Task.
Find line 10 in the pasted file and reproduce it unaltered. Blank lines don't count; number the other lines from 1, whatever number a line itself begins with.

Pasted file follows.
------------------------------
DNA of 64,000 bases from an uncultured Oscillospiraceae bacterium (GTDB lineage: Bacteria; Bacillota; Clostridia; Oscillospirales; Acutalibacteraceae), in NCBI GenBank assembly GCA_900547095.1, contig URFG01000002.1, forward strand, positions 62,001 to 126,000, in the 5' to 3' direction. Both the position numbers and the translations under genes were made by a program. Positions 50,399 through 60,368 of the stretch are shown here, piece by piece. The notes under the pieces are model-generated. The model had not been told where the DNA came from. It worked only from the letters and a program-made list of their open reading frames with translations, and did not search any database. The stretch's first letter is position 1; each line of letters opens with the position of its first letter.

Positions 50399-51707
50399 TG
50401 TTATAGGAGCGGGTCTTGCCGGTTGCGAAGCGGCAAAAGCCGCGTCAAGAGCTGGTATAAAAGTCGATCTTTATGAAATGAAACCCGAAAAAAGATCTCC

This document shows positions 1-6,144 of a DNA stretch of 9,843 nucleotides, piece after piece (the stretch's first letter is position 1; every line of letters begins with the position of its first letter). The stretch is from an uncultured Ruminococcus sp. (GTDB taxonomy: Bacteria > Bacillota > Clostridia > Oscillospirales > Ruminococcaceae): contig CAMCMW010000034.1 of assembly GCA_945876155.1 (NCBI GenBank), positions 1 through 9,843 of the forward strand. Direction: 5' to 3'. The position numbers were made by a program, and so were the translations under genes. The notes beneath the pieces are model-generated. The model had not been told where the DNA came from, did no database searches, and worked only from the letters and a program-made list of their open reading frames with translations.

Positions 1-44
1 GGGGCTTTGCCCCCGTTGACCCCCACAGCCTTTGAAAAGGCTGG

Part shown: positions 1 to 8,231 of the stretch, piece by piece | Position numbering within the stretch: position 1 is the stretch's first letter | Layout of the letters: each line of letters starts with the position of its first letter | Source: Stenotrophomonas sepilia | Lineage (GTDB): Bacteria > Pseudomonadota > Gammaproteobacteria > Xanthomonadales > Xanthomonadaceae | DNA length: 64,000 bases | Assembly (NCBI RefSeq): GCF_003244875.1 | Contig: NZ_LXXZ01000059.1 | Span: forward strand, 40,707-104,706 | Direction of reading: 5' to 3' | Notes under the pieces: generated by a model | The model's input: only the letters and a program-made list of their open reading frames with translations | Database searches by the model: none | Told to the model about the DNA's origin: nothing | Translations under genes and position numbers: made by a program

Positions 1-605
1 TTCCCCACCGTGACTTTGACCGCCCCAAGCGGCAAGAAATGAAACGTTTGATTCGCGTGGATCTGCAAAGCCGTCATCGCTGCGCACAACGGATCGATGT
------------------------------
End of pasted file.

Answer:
1 TTCCCCACCGTGACTTTGACCGCCCCAAGCGGCAAGAAATGAAACGTTTGATTCGCGTGGATCTGCAAAGCCGTCATCGCTGCGCACAACGGATCGATGT